A Study of College Students’ Summer Employment Priorities

January 25, 2024, Department, by Megan Owens, Ph.D., and Michael. A. Mulvaney, Ph.D.

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Public park and recreation agencies rely heavily on seasonal staff to support their operations. Estimates suggest the number of seasonal staff hired by these agencies is in the millions, with a large percentage of these seasonal positions being filled by young adults ages 18 to 25. The competition for this finite labor force has increased in recent years, with many recreation agencies investing significant time and resources into recruiting and retaining workers in this age bracket. Colleges and universities represent a prime marketplace for the recruitment and selection of these seasonal staff. Research investigating the summer employment priorities of these students appears to have merit as agencies strive to provide those “coming of age” experiences for this group.

In response to this need, a study of college student summer employment priorities was conducted. A sample of 576 college students from two midwestern universities completed an online survey during the late summer/early fall season of 2022. Full-time, part-time, graduate and undergraduate students across a variety of academic majors participated in the study. Students were asked to reflect on their 2022 summer experience when answering the questions presented in the online survey. In particular, the study sought to address the following questions:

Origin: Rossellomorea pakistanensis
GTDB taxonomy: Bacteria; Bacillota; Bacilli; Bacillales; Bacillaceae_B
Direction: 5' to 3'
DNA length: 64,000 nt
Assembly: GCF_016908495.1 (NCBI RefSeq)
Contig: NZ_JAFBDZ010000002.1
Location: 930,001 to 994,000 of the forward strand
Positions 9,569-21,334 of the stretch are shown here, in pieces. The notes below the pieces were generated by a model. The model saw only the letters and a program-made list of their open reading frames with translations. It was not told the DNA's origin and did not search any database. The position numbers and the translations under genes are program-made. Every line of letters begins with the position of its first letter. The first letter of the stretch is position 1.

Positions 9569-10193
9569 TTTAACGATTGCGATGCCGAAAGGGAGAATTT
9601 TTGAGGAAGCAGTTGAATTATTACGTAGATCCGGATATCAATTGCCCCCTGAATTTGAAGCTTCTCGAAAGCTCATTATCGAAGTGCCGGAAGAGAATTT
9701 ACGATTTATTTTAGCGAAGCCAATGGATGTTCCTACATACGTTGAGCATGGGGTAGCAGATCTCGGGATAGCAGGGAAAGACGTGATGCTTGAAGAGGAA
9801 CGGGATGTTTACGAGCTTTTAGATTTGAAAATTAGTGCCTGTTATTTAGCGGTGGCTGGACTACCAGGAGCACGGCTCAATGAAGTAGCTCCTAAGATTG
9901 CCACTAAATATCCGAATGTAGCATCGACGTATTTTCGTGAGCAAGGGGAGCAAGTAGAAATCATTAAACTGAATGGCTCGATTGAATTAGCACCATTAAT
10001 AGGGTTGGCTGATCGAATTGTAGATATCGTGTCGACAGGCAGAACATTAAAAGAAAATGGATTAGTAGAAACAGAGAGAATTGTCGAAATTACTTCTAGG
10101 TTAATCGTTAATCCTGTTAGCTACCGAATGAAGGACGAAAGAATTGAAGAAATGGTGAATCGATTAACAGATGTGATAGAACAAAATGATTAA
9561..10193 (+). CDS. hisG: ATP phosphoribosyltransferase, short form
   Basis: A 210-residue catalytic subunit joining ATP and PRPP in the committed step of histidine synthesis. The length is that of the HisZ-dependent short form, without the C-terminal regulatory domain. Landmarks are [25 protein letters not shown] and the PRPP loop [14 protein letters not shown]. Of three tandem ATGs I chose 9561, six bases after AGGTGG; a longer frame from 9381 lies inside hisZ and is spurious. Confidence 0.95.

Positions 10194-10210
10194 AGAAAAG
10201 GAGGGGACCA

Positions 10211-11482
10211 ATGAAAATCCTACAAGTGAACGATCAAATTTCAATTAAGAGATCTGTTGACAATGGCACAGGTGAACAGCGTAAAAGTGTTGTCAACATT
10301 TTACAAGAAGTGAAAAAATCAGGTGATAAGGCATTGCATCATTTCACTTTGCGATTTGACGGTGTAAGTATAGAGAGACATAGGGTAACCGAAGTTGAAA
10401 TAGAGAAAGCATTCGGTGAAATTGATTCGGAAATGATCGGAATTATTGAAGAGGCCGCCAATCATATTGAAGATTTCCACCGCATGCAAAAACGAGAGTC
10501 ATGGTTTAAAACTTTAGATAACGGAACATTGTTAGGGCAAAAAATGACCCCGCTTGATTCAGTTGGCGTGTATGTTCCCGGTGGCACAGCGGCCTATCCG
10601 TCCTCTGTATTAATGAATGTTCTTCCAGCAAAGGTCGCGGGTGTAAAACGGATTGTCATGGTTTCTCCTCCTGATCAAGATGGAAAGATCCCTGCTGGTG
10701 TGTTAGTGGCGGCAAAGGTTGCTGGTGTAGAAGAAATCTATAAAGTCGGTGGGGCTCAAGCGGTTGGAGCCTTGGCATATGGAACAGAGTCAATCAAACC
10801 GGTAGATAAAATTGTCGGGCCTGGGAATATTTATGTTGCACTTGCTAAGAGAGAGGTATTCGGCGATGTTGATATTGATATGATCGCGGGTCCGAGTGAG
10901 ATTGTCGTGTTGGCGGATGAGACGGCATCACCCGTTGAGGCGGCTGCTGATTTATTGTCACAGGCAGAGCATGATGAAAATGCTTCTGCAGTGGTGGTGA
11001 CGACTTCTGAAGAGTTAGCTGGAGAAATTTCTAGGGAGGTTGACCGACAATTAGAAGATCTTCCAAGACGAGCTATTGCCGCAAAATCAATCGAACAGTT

• What was the frequency of summer employment for college students?
  • What type of employment, if any, were college students participating in during the summer season?
  • Where did students learn about their summer employment and when did they typically secure their employment experience?
  • What were the most important priorities students looked for when securing summer employment?

Are College Students Working in the Summer?

Nearly 90 percent of college students reported working in some capacity during the summer season. More specifically, 89.2 percent of students indicated they worked, with 40.5 percent working one job totaling 32 to 40 hours per week, 35.8 percent working a part-time job, and 12.9 percent working two or more part-time jobs. Interestingly, almost 40 percent of students also indicated volunteering at least a few hours during the summer months as well.